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  1. #1
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    The Versatility of MTN Bikes

    I was reading a post within this forum that suggested the possibility, that mountain bikes, just might not be the most versatile bicycle present amongst today's world cyclists. I just wanted to remind everyone that MTN bikes are by far the most versatile bicycle ever to be manufactured, bar none!

    MTN bikes are used for commuting. They're used for quick errands. They're used for touring. They're used for trail-blazing, free-riding tricks, and jumps. They are used for urban assault riding activities. They are used for the casual recreational ride in the park. They are used for utilitarian purposes. They are used for cross country events. They are used in racing. They traverse all terrains, without any difficulty. There are places that the MTB can go that neither the hybrid nor the cyclocross bike, would dare enter. This for example:

    Gravel1.jpg

    Only a MTB would venture onto this terrain. It's truly not made for any hybrid or cyclocross bike.

    Besides, when you can commute on the pothole-ridden, debris-strewn, and slippery streets of major cities, as well as, blaze the rock-extruded and stump-weary forest trails, you're just a winner!

    What could be more versatile than MTN Bikes? ...Check this out commuters:

    http://youtu.be/0zLuqKNKOqs

    You're All Welcome!

    - Slim

    PS.

    BTW - Did I say that they could jump?
    Last edited by SlimRider; 11-06-11 at 11:23 PM.

  2. #2
    Senior Member yep202's Avatar
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    Agree. I use a giant for my ride to work and home and anything else I feel like doing. I've also taken it off a few jumps. So far I have 2600 miles on my giant. I ride almost 14 miles a day round trip unless I take it other places then the miles almost double or triple.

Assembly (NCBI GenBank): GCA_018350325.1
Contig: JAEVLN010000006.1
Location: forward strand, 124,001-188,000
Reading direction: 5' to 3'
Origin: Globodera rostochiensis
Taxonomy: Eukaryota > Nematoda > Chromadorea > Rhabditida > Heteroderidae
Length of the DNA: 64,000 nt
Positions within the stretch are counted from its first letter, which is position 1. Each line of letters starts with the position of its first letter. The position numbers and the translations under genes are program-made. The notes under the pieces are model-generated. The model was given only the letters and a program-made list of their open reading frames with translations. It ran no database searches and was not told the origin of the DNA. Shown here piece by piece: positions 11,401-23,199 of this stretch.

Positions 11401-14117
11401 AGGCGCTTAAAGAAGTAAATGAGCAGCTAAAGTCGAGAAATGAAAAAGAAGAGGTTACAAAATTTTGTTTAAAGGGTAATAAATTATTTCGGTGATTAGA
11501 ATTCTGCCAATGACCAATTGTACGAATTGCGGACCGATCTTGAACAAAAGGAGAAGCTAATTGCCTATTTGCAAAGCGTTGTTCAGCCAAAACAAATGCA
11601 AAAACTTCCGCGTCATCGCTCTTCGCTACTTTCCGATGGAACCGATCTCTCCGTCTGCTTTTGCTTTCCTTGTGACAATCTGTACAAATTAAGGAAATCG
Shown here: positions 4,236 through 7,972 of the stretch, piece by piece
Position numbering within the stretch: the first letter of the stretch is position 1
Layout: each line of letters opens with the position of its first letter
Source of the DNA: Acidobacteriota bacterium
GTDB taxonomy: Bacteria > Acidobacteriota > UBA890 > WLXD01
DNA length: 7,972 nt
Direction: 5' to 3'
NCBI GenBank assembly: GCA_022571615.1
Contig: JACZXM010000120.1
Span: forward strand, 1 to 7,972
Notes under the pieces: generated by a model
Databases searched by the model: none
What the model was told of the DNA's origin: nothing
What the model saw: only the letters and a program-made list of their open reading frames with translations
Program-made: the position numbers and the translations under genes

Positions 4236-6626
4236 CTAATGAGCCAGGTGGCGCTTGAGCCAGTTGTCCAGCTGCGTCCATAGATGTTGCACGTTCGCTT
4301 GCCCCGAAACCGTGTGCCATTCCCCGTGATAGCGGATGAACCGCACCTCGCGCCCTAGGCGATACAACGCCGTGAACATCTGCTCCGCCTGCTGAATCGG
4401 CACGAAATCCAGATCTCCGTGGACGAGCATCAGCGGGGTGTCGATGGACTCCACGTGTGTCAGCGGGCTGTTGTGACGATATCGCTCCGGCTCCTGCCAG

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  3. #3
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    Most of the naysayers are skinny-tire fanatics who feel you're not "cycling" unless you're doing 20 in traffic. Or, weight weenies......

  4. #4
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    Yeah, you're right SlimR. About the only type of cycling I wouldn't use an mtb for is long-range rural/semi-rural commuting. 15+ miles. Too slow w/26" wheels. They're perfect for urban commuting, utility, off-road, loaded touring, etc. though. Rode one for years when I lived urban. Still have it. Just not used, anymore. It's taken out for a spin once in a while just to let it know I appreciate all those years of dedicated service.

  5. #5
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    While I agree that mountain bikes can be versatile, one must keep in mind that the same mountain bike that can easily handle extremely rough terrain would absolutely suck as a commuter. A fully rigid mountain bike, which would make a decent commuter, isn't particularly well suited for very rough terrain. Some mountain bikes are useful in a variety of environments, but are not well suited to do anything extreme. Others, such as a downhill bike, aren't very useful off the trail.